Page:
Declarative and Imperative Programming using SwiftUI and UIKit

Robert Mejia
Nov 12, 2019 · 5 min read
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Thanks to for a great illustration

As I get ready to learn about React programming within the next upcoming weeks, I thought it would be great to be able to draw a comparison between React and SwiftUI.

In this article, we will look at comparing SwiftUI with some of the other ways to build applications for the Apple ecosystem. In a future article, we will look at the comparison between React and SwiftUI.

SwiftUI was introduced in WWDC19 and instantly took the swift community by storm. Within the first few weeks of its release, many articles were written and videos were made as many developers were excited by the huge release! SwiftUI allows us to declare the user interface and behavior of our application across all of Apple’s different platforms, which is something to be excited about that!

Imperative Programming

Prior to SwiftUI, developers had UIKit for iOS and tvOS applications, AppKit for macOS applications, and WatchKit for watchOS. These four event-driven UI frameworks use a programming paradigm that is known as imperative programming.

According to Wikipedia:

As an example, in imperative programming, let us say we might have a function or set of instructions to be called when a button is clicked. Another example would be that we have an event listener that performs actions once the event is triggered.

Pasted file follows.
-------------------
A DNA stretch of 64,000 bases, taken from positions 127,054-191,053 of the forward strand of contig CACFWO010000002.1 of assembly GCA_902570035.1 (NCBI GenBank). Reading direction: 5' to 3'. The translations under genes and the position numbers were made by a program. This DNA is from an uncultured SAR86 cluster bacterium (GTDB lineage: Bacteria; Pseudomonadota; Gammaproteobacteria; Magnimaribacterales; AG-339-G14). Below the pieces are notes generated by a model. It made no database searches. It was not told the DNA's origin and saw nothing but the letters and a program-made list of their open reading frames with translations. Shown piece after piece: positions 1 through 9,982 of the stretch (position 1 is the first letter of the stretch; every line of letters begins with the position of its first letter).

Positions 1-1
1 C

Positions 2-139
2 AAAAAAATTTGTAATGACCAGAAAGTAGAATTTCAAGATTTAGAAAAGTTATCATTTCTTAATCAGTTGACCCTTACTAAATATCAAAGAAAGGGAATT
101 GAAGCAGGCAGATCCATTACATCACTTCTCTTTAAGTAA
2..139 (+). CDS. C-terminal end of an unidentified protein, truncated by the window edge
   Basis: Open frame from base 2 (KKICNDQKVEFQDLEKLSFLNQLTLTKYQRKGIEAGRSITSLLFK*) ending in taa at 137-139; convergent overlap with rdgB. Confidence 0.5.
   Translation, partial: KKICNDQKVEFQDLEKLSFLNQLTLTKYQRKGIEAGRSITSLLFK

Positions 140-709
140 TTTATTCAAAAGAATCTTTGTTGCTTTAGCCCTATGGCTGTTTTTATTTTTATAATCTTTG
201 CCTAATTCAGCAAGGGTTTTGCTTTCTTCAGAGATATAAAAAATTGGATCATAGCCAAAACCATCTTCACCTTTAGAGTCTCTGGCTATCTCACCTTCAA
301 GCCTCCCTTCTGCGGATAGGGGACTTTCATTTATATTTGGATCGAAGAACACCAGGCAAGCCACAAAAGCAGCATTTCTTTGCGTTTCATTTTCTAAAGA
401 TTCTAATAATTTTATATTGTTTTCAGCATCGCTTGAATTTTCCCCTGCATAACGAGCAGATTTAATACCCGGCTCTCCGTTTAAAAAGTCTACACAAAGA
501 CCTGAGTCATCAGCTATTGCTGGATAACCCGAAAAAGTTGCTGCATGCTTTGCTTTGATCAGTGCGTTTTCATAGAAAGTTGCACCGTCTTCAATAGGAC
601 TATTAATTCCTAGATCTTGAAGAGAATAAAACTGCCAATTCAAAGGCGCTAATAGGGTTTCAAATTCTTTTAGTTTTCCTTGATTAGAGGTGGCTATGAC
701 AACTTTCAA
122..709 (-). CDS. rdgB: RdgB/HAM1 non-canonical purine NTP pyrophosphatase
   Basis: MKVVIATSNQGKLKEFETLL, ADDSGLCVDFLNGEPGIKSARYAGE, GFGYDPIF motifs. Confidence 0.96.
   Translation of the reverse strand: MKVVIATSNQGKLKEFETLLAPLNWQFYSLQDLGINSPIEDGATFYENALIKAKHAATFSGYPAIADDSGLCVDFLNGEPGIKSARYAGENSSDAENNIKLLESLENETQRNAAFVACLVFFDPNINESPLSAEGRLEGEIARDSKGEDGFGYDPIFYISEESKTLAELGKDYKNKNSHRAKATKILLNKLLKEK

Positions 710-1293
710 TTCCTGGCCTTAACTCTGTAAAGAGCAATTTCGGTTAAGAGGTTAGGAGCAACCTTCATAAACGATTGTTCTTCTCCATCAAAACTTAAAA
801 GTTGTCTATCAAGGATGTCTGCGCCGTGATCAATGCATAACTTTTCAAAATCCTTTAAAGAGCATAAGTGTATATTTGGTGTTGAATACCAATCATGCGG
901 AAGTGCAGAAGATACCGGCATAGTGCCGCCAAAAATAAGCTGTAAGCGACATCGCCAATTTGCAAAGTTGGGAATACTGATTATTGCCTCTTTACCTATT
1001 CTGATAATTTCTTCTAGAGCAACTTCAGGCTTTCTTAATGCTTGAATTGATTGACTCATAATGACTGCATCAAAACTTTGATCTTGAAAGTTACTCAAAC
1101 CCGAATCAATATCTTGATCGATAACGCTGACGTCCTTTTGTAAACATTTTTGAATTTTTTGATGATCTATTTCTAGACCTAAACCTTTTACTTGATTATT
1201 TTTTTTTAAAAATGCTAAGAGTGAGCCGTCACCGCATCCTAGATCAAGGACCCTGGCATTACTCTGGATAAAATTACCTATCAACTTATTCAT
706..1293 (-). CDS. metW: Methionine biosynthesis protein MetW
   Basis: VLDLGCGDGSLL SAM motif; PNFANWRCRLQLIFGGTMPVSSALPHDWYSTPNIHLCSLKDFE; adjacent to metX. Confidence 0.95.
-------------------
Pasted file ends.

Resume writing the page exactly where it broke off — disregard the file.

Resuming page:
The problems that come when using imperative UI frameworks are normally associated with the state of values we store in our code. We normally want to keep track of these states in order to do some type of work that our dependant on the current state. For example, a simple light switch can have two states, on or off. What if we have two light switches and each of the combinations cause different actions depending on their state. That is four different combinations. What if we now have three, four, or five switches? It can get complex quickly as we see.

Nonetheless, these frameworks are great, let us face it! They brought us apps that have changed our lives, but they would require you to learn all the frameworks for each of the applications you wanted to build.

Declarative Programming — SwiftUI

SwiftUI uses the programming paradigm known as declarative programming. The following definition is given in Wikipedia:

In contrast to imperative programming, declarative programming, we can tell our applications what it should do and look like in different states and let itself handle moving in between those states.

Let us say we tell SwiftUI to show a welcome message when we are logged in and to show a login button when we are logged out. Therefore, since we already told SwiftUI what to show, when we change the authentication state it will show the appropriate view without any more work from us.

To explain further, we are not telling the components of a declarative UI when they should show or hide, we just tell them all the rules we want them to follow and it worries about following them. However, this can become a problem as we have less control, but not everything can perfect.